It serves always to distract the public councils and enfeeble the public  administration. It agitates the community with ill founded jealousies and false alarms, kindles the animosity of one part against another, foments occasionally riot and insurrection. It opens the door to foreign influence and corruption, which find a facilitated access to the government itself through the channels of party passions. Thus the policy and the will of one country are subjected to the policy and will of another.

Ok…its starting to get a little spooky.  “It opens the door to foreign influence.”  Where I have I heard that before?

This is what it boils down to: fighting amongst ourselves leaves us vulnerable to threats, both foreign and domestic.  So what are we supposed to do about it?

Without looking forward to an extremity of this kind (which nevertheless ought not to be entirely out of sight) the common and continual mischiefs of the spirit of party are sufficient to make it the interest and the duty of a wise people to discourage and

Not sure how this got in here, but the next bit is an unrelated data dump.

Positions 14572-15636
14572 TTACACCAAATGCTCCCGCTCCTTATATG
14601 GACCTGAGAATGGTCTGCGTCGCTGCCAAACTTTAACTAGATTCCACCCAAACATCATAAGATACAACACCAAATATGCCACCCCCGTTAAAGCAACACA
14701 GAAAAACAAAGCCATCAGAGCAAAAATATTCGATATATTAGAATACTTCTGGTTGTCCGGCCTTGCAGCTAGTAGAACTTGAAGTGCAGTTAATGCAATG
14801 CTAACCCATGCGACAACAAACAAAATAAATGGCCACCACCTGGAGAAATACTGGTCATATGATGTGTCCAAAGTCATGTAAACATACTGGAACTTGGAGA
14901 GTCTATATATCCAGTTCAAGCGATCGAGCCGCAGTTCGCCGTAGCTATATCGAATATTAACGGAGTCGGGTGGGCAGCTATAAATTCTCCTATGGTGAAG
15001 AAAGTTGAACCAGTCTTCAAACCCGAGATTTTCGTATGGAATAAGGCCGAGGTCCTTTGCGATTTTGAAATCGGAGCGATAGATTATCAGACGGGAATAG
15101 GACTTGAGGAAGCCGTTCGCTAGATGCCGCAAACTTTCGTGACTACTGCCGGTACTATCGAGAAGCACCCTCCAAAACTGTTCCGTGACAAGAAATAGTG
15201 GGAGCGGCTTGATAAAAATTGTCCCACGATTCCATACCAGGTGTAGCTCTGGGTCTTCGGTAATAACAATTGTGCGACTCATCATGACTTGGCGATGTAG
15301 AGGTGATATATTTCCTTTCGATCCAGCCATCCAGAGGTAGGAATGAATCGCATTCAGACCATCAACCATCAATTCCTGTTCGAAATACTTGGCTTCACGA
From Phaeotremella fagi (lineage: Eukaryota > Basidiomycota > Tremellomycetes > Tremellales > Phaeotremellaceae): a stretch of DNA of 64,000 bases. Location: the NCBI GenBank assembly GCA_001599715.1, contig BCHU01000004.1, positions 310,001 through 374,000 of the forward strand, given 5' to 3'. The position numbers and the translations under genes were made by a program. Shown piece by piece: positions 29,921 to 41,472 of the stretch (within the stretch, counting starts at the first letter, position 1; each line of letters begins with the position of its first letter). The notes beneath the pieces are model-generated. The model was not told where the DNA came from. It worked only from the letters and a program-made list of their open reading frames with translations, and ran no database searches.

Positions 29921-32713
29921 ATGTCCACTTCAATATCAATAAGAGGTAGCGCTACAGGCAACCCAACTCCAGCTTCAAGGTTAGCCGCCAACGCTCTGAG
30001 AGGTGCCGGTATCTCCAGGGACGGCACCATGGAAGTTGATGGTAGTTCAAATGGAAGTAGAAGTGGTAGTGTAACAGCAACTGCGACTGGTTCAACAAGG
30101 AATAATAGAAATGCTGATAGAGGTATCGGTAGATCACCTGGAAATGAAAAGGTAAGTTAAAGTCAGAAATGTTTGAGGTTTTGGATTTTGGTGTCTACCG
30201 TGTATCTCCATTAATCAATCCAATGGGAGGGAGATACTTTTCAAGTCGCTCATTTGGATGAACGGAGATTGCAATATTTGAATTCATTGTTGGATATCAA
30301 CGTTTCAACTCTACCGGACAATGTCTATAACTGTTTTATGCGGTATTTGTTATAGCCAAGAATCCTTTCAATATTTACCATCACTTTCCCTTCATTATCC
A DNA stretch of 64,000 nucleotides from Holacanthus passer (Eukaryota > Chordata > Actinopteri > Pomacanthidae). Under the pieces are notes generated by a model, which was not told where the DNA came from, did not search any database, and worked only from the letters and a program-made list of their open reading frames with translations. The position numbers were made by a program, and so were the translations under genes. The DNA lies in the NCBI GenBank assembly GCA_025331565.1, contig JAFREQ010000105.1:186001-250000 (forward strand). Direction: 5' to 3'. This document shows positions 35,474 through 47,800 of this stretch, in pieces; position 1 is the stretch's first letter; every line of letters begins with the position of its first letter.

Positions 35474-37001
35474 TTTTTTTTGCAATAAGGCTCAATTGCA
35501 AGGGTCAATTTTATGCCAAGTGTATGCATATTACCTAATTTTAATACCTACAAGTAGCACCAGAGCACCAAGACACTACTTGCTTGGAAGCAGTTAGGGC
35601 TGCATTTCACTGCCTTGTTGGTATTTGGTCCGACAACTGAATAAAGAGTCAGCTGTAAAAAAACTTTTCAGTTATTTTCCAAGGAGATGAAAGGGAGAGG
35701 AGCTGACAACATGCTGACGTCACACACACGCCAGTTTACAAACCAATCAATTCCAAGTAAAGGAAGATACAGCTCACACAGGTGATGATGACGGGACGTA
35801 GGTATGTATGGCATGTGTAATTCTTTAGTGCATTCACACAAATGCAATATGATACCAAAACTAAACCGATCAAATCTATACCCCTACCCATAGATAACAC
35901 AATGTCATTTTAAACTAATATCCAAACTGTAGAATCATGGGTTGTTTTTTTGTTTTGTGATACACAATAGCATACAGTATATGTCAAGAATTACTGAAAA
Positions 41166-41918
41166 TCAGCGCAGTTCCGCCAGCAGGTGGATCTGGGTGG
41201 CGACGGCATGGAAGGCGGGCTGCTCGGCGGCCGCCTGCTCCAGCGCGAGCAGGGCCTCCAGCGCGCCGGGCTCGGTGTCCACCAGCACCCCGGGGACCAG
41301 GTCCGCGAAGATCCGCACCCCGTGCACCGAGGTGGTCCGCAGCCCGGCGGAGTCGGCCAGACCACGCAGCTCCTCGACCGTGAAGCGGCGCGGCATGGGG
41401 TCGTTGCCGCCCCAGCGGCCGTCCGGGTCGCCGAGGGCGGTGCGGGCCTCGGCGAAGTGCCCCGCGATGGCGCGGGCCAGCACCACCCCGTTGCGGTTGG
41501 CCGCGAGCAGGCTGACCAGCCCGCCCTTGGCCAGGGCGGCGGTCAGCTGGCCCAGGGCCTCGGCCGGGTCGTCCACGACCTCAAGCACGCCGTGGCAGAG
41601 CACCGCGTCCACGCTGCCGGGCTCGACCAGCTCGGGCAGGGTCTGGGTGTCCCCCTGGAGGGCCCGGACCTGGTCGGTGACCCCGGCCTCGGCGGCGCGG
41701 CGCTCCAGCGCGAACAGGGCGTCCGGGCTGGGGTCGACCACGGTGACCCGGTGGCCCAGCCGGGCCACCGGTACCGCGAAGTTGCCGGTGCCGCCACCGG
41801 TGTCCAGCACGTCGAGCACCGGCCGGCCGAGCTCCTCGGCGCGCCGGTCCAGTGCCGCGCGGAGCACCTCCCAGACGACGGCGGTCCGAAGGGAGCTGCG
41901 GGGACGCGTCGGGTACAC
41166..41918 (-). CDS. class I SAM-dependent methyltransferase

restrain it.

So step one is keeping an eye out for it.  Sadly, it seems we may have missed the signs, but that takes up to step 2, which is to “discourage and restrain it.”

It is important, likewise, that the habits of thinking in a free country should inspire caution in those entrusted with its administration, to confine themselves within their respective constitutional spheres, avoiding in the exercise of the powers of one department to encroach upon another. The spirit of encroachment tends to consolidate the powers of all the departments in one and thus to create, whatever the form of government, a real despotism.

So if we seem to have one branch of government asserting itself over others, encroaching authority beyond its scope, we must strengthen the others (to discourage and restrain it) and maintain a balanced system.  The primary branch of opposition in this case seems even more broken due to partisan politics.  If only we had an opportunity to do something to bolster that branch.

Oh…right…its a midterm election year.

The entire House of Representatives and one third of the Senate are up for reelection.  So if you are concerned about one branch of the government overstepping its authority, go out and vote for members of another branch to try and bring balance back to the system.  I know its only March, but it is never too early to start informing yourself about your choices in November (and make sure you are properly registered).